A 1xRTT CDMA network implementation provides the ability for mobile professionals with their laptop PCs, Pocket PCs, Palm, and other wireless devices to access the Internet, their email, or corporate intranets in a wireless environment at higher data rates with broader coverage for a richer experience. It enables faster access, richer browser experience with graphics and images, and increased speed and mobility for laptops and PDAs. 1x can support vertical applications, such as telemetry, transactions processing, and database access. Hence, the preferred embodiment provides improved accounting and billing capabilities in a 1x system, such as a 1xRTT system operating in the 1.25 MHz band. To appreciate applicability of the inventive techniques to such a network, it may be helpful first to consider the typical architecture of such a network and the operation thereof, particularly as it relates to providing packet data communication services.
As previously mentioned, MS 103 and MS 105 may take one or more of several forms. For example, a MS may be an enhanced mobile telephone station with a display and user input capabilities to support certain text and image communications, for example, for e-mail and web surfing applications. Another mobile station may comprise a PDA with built-in wireless communication capabilities, such as shown with MS 103 and MS 105 in
Simple IP (SIP) is a service in which the user is assigned a dynamic IP address from a serving PDSN. A service provider network, such as networks 110 or 150, provides the user's mobile station (e.g., MS 103 or MS 105) with IP routing service. The user retains its IP address as long as it is served by a radio network (e.g., RN 111) that has connectivity to the PDSN (e.g., PSDN 119) that assigned the IP address to the user's mobile station. There is no IP address mobility beyond this PDSN, and as a result, there is no handoff between PDSNs.
Mobile IP (MIP) is a service in which the subscriber is assigned an IP address from a “home” network (e.g., home agent (HA) 123 of network 110). With MIP service, the assigned IP address does not change as the mobile station changes it's point of attachment to the network 100 (e.g. by roaming to a new provider network, or by roaming across a PDSN boundary within a single provider's network). If dynamically assigned, the IP address remains assigned to the particular mobile station until that station logs-off, is inactive for longer than some set period, or the data session is otherwise terminated. Therefore, with respect to
Each mobile station constitutes an interface between the mobile subscriber (or user) and the base station. Besides voice communications, the mobile station provides control and signaling functions. The mobile station is able to tune, under system command, to a logical channel in the frequency spectrum allocated to the system. Each logical channel comprises a pair of channels for two-way communications. Power levels of the transmitter can also be controlled by the system.
BTS 113 is the part of RN 111 that sends and receives RF signals to/from the mobile stations (e.g., MS 103) it currently serves. BTS 113 contains the antenna systems, towers, transmitters, and receivers at a site. BTS 113 is responsible for the control, monitoring, and supervision of calls made to and from each mobile station within its serving area. BTS 113 assigns and reassigns channels to the mobile stations and monitors the signal levels to recommend hand-offs to other BTSs (not shown).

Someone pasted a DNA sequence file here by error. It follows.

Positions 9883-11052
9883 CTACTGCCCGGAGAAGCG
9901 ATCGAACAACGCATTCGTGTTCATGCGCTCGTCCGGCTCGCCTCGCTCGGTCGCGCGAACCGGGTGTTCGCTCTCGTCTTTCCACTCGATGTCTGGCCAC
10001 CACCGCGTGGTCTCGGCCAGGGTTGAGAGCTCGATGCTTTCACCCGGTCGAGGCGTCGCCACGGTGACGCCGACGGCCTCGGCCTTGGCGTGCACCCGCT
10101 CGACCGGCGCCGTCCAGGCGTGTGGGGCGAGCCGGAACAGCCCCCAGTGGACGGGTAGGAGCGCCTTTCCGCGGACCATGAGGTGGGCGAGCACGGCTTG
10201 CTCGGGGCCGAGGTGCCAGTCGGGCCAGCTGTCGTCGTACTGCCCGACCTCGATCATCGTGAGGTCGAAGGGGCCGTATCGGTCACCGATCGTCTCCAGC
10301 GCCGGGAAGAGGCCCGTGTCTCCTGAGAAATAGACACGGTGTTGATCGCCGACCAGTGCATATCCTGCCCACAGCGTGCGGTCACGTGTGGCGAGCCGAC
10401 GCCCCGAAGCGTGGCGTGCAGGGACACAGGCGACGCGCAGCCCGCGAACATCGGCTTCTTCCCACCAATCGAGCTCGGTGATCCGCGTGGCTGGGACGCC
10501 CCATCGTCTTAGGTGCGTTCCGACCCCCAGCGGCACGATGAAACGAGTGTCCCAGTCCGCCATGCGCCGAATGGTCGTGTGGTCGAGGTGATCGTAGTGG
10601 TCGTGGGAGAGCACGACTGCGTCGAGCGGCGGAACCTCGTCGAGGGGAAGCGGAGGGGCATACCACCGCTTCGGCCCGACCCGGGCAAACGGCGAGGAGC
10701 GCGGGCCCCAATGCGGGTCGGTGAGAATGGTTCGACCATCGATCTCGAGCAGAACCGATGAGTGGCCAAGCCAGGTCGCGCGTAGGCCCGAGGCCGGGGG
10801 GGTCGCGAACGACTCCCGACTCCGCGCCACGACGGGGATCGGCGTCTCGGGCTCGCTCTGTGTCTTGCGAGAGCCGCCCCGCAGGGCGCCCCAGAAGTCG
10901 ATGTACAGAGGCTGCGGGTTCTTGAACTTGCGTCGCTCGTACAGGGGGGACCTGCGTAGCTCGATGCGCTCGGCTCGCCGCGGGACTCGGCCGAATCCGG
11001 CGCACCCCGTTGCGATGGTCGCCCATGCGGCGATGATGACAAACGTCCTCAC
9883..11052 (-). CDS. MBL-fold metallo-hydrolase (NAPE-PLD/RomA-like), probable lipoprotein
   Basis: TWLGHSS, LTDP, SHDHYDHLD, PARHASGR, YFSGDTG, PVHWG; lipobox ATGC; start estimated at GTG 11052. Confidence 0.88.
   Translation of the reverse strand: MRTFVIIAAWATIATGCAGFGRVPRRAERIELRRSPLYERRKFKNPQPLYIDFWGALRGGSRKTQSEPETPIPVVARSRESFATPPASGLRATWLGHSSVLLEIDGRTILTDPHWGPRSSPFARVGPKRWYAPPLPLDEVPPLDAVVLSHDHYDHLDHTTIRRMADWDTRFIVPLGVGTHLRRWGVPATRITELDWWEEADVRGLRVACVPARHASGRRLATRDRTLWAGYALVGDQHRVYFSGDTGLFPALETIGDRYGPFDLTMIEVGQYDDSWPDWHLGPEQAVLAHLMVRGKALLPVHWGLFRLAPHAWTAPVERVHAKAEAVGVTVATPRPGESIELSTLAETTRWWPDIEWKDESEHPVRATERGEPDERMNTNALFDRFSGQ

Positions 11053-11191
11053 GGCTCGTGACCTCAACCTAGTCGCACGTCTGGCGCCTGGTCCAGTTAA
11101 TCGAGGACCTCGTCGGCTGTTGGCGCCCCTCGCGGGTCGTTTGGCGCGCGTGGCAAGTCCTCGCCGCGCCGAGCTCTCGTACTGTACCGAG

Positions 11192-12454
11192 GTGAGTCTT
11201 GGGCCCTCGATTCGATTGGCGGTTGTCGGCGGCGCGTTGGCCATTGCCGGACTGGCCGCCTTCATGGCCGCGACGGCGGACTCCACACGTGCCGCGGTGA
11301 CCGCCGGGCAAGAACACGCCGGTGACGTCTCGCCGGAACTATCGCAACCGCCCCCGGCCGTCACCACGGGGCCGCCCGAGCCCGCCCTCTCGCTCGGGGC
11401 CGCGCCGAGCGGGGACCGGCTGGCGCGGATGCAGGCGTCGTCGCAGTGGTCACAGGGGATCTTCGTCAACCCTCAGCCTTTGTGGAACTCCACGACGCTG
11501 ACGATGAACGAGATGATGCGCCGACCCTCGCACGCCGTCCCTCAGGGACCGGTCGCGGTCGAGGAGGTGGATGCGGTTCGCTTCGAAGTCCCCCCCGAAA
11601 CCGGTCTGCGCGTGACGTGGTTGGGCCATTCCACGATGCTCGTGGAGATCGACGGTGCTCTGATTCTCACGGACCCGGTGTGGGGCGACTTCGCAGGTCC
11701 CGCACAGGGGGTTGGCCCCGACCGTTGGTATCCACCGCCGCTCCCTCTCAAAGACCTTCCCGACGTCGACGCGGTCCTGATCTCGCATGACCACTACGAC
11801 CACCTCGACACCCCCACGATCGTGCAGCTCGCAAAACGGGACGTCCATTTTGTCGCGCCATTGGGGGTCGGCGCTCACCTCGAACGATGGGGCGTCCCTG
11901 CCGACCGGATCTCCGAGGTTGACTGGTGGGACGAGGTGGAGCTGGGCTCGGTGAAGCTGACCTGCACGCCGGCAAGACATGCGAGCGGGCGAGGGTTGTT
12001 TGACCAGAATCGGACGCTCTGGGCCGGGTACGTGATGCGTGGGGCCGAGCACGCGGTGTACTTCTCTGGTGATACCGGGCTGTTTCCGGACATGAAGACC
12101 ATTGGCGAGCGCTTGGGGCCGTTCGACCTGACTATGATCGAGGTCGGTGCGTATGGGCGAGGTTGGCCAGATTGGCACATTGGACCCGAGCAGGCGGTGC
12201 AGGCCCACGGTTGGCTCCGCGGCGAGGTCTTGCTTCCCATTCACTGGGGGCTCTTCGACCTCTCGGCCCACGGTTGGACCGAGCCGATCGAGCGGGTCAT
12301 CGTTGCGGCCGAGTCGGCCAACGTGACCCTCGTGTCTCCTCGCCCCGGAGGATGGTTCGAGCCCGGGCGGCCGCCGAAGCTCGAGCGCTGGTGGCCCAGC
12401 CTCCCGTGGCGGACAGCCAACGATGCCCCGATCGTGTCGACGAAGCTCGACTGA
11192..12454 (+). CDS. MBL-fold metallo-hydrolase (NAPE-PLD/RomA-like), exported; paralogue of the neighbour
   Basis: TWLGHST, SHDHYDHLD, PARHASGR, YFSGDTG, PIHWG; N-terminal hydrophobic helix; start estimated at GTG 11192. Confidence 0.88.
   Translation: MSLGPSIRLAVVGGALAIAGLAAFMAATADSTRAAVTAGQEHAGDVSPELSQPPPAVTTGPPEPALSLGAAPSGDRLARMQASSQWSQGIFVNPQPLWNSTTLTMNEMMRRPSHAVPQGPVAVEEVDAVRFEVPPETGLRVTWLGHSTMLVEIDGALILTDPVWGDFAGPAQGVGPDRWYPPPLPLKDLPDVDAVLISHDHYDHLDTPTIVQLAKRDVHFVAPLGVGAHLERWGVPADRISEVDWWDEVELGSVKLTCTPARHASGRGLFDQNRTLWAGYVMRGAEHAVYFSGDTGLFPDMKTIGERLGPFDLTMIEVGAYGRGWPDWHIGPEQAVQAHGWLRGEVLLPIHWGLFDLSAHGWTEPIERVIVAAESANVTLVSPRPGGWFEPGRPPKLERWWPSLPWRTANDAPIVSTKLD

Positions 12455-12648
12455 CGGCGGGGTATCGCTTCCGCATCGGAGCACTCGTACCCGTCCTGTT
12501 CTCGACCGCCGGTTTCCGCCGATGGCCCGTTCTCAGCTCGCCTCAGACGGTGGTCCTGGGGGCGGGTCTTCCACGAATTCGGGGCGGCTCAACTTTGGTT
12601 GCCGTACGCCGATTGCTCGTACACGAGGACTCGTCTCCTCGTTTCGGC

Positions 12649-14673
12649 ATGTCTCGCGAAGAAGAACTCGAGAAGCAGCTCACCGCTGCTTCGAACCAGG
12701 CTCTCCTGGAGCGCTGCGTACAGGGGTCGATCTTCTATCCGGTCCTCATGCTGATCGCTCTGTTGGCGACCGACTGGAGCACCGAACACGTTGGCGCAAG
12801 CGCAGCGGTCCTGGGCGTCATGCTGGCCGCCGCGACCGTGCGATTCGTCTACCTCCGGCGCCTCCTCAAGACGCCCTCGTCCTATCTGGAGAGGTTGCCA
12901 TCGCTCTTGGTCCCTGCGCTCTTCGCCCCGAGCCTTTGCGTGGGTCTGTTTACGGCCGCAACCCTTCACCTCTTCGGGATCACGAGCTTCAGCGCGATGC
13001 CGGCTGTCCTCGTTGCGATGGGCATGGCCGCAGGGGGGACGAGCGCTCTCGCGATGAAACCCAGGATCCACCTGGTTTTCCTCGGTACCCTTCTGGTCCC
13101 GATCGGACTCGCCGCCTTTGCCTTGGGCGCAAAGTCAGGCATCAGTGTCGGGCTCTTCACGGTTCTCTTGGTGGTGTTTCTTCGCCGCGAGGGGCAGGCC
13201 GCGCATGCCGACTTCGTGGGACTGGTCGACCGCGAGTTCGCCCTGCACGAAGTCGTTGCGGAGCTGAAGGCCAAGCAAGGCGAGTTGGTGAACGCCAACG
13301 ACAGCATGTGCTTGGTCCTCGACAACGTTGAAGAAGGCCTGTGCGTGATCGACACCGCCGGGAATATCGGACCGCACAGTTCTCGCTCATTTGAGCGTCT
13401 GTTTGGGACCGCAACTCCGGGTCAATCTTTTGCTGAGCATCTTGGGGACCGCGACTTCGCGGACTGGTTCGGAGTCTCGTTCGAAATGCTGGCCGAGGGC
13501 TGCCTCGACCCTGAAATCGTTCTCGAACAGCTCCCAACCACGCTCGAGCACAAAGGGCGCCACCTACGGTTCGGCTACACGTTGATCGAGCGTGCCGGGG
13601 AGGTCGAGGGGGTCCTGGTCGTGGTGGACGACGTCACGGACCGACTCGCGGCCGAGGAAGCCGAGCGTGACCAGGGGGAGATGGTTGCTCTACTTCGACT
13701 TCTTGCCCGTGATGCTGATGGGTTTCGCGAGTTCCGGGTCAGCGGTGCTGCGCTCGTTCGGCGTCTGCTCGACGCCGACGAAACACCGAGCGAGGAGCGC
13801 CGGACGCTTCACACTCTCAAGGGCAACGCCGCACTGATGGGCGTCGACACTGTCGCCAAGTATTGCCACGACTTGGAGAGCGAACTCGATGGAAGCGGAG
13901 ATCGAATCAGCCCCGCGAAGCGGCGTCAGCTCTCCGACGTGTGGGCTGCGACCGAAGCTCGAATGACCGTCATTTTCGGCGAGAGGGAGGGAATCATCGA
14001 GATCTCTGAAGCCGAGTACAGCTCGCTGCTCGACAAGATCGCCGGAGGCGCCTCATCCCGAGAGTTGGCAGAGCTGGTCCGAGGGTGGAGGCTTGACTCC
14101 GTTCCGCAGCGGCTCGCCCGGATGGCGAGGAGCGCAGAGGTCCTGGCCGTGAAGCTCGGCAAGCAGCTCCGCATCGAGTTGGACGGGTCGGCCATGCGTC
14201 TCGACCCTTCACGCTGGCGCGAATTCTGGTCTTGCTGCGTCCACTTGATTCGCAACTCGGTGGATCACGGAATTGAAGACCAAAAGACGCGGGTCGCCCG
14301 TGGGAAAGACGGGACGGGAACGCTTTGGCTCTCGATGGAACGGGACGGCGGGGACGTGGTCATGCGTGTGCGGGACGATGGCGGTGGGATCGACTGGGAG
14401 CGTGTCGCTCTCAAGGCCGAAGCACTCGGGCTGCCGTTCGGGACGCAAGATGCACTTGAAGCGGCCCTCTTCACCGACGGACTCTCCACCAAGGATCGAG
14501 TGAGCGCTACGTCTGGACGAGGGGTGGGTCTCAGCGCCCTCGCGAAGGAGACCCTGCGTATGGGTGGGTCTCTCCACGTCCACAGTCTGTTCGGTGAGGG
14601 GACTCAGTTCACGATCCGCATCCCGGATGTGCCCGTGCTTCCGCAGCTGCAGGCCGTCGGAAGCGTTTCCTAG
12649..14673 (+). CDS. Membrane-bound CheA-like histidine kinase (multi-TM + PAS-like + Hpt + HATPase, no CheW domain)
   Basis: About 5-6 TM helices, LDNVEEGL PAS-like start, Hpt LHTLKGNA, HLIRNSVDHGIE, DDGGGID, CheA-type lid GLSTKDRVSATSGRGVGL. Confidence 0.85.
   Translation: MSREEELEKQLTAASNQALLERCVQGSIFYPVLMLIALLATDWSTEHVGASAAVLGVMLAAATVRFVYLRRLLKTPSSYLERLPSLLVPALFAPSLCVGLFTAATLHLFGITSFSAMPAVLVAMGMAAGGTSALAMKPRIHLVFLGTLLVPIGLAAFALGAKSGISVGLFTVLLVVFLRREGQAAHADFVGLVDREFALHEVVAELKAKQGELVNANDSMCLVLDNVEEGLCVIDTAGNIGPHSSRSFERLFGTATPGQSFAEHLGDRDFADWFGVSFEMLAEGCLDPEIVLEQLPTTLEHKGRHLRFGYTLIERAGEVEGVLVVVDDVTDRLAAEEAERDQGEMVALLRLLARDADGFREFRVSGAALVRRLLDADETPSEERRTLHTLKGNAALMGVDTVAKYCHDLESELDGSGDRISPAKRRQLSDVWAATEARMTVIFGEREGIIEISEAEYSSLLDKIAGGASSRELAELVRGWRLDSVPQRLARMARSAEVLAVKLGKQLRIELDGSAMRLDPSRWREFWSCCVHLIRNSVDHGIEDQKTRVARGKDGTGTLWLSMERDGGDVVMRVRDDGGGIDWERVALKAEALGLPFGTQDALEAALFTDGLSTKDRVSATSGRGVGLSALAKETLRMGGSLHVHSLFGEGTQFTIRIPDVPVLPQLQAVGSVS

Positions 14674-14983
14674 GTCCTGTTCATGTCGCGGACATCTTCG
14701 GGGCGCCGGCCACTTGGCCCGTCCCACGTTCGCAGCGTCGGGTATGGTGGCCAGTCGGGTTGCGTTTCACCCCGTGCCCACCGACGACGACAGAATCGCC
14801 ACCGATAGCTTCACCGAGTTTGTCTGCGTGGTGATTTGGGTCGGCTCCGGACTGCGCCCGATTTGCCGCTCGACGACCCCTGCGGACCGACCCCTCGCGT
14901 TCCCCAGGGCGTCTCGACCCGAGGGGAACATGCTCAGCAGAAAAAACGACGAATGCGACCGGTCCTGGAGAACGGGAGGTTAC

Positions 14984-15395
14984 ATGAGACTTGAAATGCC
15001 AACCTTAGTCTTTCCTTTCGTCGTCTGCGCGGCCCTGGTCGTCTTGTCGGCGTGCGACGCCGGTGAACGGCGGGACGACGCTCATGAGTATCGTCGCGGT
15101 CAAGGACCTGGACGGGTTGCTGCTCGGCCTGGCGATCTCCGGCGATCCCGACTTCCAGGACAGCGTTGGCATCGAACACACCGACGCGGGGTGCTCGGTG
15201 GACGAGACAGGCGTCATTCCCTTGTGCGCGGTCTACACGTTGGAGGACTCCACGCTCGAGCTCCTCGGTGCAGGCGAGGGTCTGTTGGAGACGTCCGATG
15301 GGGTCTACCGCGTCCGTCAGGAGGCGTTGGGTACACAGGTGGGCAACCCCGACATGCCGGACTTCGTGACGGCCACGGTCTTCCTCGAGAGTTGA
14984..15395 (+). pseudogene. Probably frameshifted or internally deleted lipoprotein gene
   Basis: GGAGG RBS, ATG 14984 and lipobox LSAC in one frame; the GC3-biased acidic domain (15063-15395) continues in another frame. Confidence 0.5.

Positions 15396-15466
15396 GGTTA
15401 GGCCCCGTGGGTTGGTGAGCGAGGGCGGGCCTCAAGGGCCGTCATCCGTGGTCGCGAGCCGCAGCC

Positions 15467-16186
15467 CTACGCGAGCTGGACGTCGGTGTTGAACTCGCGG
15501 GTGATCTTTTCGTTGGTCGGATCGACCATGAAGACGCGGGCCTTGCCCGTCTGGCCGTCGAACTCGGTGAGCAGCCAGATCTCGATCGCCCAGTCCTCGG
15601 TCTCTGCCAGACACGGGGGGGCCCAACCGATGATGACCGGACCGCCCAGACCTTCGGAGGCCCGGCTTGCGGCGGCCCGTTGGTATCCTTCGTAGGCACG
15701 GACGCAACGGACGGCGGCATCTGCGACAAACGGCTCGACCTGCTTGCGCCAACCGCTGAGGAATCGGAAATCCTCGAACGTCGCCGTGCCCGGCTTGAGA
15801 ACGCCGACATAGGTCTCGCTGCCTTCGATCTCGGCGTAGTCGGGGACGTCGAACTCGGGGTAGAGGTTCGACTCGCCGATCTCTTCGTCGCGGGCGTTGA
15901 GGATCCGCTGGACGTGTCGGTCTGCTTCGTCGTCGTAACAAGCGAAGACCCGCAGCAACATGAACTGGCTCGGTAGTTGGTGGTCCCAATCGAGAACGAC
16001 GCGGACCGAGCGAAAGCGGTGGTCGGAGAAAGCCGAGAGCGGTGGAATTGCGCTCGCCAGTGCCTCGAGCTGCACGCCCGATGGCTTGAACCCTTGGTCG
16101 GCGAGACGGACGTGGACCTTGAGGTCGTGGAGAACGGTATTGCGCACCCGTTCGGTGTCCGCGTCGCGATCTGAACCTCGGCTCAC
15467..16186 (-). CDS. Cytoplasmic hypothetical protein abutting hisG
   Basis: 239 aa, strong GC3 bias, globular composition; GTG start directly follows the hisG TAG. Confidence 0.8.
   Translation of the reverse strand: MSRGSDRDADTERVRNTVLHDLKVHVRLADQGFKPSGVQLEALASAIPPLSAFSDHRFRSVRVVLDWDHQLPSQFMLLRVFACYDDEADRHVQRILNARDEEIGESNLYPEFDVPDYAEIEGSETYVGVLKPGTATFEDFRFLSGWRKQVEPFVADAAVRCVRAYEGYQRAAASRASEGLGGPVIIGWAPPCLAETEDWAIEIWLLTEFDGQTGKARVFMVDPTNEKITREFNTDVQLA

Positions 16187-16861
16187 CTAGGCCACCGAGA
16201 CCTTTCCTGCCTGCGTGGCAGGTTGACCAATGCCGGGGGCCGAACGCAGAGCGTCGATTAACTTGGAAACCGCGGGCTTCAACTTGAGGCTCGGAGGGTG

BSC 115 is a centralized processor that controls the functions of a number of the BTSs (e.g., BTS 113) and helps to manage how calls made by each mobile station are transferred (or “handed-off”) from one serving BTS to another. Each wireless network equipment vender implements this function differently. Some vendors have a physical entity, which they call a BSC, while other vendors include this functionality as part of their mobile switching center (MSC). For convenience of illustration, BSC 115 is shown associated with or incorporated into MSC 117.
The network 110 also includes a packet data serving node (PDSN) 119, which is a fixed network element introduced in the architecture for 3G networks to support packet data services. The interface between one or more of the CDMA2000-1x radio networks and a PDSN is called a R-P Interface. In the preferred embodiment, PDSN 119 supports Simple IP and Mobile IP addressing. PDSN 119 establishes, maintains and terminates logical links to the associated radio network, in this case RN 111, across the R-P interface. PDSN 119 also supports PPP sessions with mobile stations, such as MS 103.
PDSN 119 initiates Authentication, Authorization and Accounting (AAA) communications for the mobile station client to a home AAA server 121. Home AAA server 121 is also referred to as a remote authentication dial-in user service (RADIUS) server. PDSN 119 receives service parameters for MS 103, as a mobile client, from the AAA server 121. PDSN 119 also collects usage data for accounting purposes, which it relays to AAA server 121. PDSN 119 also is the network element that routes packets to/from external packet data networks, for example through a network service provider 123 to and from the Internet. Network service provider 123 may be an Internet Service Provider (ISP), in this case for the home service of MS 103. Alternatively, the network shown at 123 may coincide with or connect to a private data network or “Intranet” to which the particular customer has secure access. Although shown as a separate link for convenience, the PDSN 119 typically communicates with the AAA server 121 and with the ISP network 123 via a private IP network, such as the network 171.